Like most long-time professional writers, I detest content farms such as Demand Media. They pay writers and other content producers crap to produce crap. They clog up Google's search results with their crap content. And Demand Media uses a crap accounting system to hide the true cost of its crap content.
But my job here is to objectively assess Demand Media's initial public offering, which on Wednesday submitted an amended prospectus to the Securities and Exchange Commission in which it said it will offer 4.5 million common shares priced between $14 and $16 each. So, let's get on with my professional, unbiased assessment of Demand Media's IPO. It's crap. In fact, Demand should trade on Nasdaq so its ticker symbol could be CRAP. (Instead it's going on the New York Stock Exchange as DMD. What a blunder!) Craptacular Fact No. 1: Demand Media is losing money. Net loss for the nine months ended Sept. 30, 2010, was $6.35 million, down from $18.54 million the year-ago period. A smaller loss is still a loss, and as Demand points out in the prospectus, the online content world is volatile, so there's no guarantee the trend toward profitability will continue. Craptacular Fact No. 2: Demand is increasingly dependent on search giant Google. It derived 28% of its revenue from Google ad deals in the first nine months of 2010, up from 18% in 2009. Demand's ad contract with Google expires in the second quarter of 2012. If it's not renewed, then what? (See Craptacular Fact No. 5.) Craptacular Fact No. 3: Google could change its search algorithm at any time to the detriment of content farms such as Demand Media, which clog up search results with crap. Google itself is under pressure to constantly improve its search results, and there was talk last year that it would change its algorithm to prevent the Demand Medias of the world from polluting its search results. (Update: Google on Jan. 21 renewed it vow to prevent content farms from diluting the quality of user search results.) Craptacular Fact No. 4: Demand traffic is down 21 percent over the past three months, according to web traffic analyzer Alexa. But those recent stats aren't in the prospectus, which only covers results through last Sept. 30. One more thing: In a PC World article last August shortly after Demand filed to go public, John P. Mello Jr. noted that Demand traffic had plummeted 71% in the days after the IPO filing, according to another web metrics tracker, Quantcast. I was curious to see if Demand traffic had rebounded since then, so I visited Quantcast and did a search on Demand Media. Instead of data and a chart, I got this message: "Traffic data has been hidden by the owner." I did a Quantcast search on about 10 other major web sites to see if this was a common practice. Quantcast provided data for all of them. Hmm. (Update: Some readers have been all over me for citing this traffic stat because demandmedia.com is just the site where writers go to sign up. The real traffic driver for Demand is its ehow.com site, which is ranked No. 111 by Alexa and has seen impressive page-view growth over the past two years. I freely acknowledge that dumb mistake on my part because it's important to admit when you've made a dumb mistake. However, before you get too excited, if you check the Alexa stats you'll see that page views per user and time spent on ehow.com have been drifting down over the past year. Draw your own conclusions from that. In addition, about half of ehow.com's traffic comes from search traffic. See Craptacular Fact No. 3 for the implications of that fact.) Craptacular Fact No. 5: As Demand noted in its prospectus, Google itself could decide to enter the content generation business. OK, maybe that's not a craptacular fact, but it's a craptacular distinct possibility. After all, this is a company that has spread its tentacles into a number of areas that have nothing to do with search. It seems to me that content generation would be a natural for Google (certainly much more so than a driverless car). Craptacular Fact No. 6: As Kara Swisher at All Things Digital points out, Demand amortizes the cost of content over a five-year period, unlike most other publishers who recognize costs immediately. Demand does this because it claims it publishes "evergreen" content whose value extends over time. That could be, since crap is a wonderful fertilizer, but the truth is Demand is just asserting the extended value of its content because it makes its financial results appear more favorable. The SEC flagged this and forced Demand to amend its prospectus to explain this maneuver in more detail. Craptacular Fact No. 7: "Investors purchasing common stock in this offering will experience immediate and substantial dilution." That's right from the prospectus, which explains: "The assumed initial public offering price of our common stock is substantially higher than the net tangible book value per outstanding share of our common stock immediately after this offering. As a result, you will pay a price per share that substantially exceeds the book value of our tangible assets after subtracting our liabilities. Purchasers of our common stock in this offering will incur immediate and substantial dilution of $13.92 per share in the net tangible book value of our common stock based upon an assumed initial public offering price of $15.00 per share." Lovely. Other than all that, Demand looks like a great opportunity.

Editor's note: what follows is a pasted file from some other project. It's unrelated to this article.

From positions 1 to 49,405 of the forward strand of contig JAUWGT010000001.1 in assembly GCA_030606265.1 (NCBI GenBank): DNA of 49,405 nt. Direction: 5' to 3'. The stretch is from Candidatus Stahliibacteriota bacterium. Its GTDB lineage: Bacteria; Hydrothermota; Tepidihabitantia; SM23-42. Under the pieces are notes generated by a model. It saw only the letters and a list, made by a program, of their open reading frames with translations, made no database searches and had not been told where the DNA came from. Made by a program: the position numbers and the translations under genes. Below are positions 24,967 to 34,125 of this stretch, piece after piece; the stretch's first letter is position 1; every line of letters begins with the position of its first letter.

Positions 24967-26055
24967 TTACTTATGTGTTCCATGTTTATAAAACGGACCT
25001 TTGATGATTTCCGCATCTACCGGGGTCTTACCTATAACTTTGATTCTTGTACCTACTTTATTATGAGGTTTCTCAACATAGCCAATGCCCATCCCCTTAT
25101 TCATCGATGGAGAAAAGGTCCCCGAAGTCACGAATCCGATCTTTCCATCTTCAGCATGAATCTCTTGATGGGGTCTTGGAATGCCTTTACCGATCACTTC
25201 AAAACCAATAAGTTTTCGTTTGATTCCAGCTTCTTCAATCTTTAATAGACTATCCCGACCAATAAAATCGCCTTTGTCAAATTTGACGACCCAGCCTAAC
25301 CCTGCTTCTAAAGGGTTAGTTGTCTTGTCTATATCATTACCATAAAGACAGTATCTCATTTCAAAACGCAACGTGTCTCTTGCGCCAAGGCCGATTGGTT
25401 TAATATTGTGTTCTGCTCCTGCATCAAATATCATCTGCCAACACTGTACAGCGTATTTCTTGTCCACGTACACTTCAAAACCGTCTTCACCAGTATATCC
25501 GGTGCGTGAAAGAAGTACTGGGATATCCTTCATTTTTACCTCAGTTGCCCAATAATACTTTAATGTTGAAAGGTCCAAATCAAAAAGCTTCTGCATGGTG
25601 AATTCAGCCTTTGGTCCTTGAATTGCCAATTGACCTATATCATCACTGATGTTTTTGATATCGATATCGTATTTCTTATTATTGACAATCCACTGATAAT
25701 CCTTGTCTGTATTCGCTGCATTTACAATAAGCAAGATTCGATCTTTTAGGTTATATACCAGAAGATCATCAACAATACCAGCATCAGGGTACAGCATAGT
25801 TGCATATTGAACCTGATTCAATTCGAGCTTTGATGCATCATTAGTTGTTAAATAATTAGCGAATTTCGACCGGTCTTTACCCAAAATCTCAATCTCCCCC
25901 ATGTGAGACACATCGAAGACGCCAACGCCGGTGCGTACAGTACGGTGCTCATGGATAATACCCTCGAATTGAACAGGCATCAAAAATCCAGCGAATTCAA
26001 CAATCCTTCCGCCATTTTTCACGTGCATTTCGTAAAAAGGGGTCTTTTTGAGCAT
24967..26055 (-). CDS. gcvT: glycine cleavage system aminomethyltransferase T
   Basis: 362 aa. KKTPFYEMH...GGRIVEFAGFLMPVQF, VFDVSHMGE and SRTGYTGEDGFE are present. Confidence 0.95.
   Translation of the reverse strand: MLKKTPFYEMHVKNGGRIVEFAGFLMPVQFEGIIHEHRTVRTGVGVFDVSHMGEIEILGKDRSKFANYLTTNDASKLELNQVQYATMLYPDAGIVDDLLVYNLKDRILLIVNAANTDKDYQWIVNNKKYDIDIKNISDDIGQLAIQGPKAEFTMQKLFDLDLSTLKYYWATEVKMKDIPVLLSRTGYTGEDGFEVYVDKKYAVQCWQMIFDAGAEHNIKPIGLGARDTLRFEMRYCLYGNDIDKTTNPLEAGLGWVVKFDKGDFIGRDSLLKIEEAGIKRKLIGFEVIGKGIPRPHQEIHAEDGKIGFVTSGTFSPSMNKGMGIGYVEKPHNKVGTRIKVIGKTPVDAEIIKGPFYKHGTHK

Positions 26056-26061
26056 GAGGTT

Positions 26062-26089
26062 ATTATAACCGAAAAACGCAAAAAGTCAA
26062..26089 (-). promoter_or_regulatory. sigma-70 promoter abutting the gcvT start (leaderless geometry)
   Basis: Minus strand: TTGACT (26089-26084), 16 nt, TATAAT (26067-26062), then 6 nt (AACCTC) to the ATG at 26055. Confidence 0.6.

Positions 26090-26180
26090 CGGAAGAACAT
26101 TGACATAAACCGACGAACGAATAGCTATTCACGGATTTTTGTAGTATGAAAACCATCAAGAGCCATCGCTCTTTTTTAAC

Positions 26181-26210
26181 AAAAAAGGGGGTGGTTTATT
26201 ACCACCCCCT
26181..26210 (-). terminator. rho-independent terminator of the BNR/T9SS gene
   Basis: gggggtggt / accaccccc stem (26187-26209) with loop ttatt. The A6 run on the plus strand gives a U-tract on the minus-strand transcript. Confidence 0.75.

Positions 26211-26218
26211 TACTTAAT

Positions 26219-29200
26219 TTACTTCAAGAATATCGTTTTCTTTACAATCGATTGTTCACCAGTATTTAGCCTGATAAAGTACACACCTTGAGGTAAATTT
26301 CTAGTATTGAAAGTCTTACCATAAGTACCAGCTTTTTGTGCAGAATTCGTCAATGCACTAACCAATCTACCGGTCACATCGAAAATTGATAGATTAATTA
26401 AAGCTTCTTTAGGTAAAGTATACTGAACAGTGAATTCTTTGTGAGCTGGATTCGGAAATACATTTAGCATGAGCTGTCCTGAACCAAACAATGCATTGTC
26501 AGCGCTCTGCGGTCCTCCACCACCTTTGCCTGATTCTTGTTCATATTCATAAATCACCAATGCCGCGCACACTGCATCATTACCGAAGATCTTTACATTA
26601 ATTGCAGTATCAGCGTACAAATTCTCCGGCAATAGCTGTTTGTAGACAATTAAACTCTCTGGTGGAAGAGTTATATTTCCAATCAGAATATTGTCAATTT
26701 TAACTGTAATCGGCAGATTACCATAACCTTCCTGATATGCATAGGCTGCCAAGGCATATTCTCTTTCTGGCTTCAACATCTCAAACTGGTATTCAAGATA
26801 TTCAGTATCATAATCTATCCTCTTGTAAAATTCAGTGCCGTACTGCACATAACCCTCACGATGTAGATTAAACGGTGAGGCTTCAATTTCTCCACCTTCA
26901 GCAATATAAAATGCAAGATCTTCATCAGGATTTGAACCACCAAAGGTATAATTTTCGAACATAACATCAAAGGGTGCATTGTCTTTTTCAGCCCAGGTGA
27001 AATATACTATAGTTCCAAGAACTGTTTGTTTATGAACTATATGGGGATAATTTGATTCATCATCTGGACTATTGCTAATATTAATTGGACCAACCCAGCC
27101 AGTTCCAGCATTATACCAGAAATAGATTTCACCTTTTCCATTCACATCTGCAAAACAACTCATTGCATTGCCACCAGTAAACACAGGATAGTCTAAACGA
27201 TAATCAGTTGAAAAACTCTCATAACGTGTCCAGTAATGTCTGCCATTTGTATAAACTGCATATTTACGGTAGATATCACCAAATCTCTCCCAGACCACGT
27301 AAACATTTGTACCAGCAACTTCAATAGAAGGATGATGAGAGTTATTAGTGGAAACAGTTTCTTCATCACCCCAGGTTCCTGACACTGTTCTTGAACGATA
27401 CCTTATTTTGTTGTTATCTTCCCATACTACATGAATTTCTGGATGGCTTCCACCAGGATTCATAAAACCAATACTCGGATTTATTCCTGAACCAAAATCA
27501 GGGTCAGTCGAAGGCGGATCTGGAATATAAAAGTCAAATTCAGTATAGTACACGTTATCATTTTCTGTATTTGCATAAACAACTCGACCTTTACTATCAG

Chris Nerney writes about the business side of technology market strategies and trends, legal issues, leadership changes, mergers, venture capital, IPOs and technology stocks. Follow him on Twitter @ChrisNerney.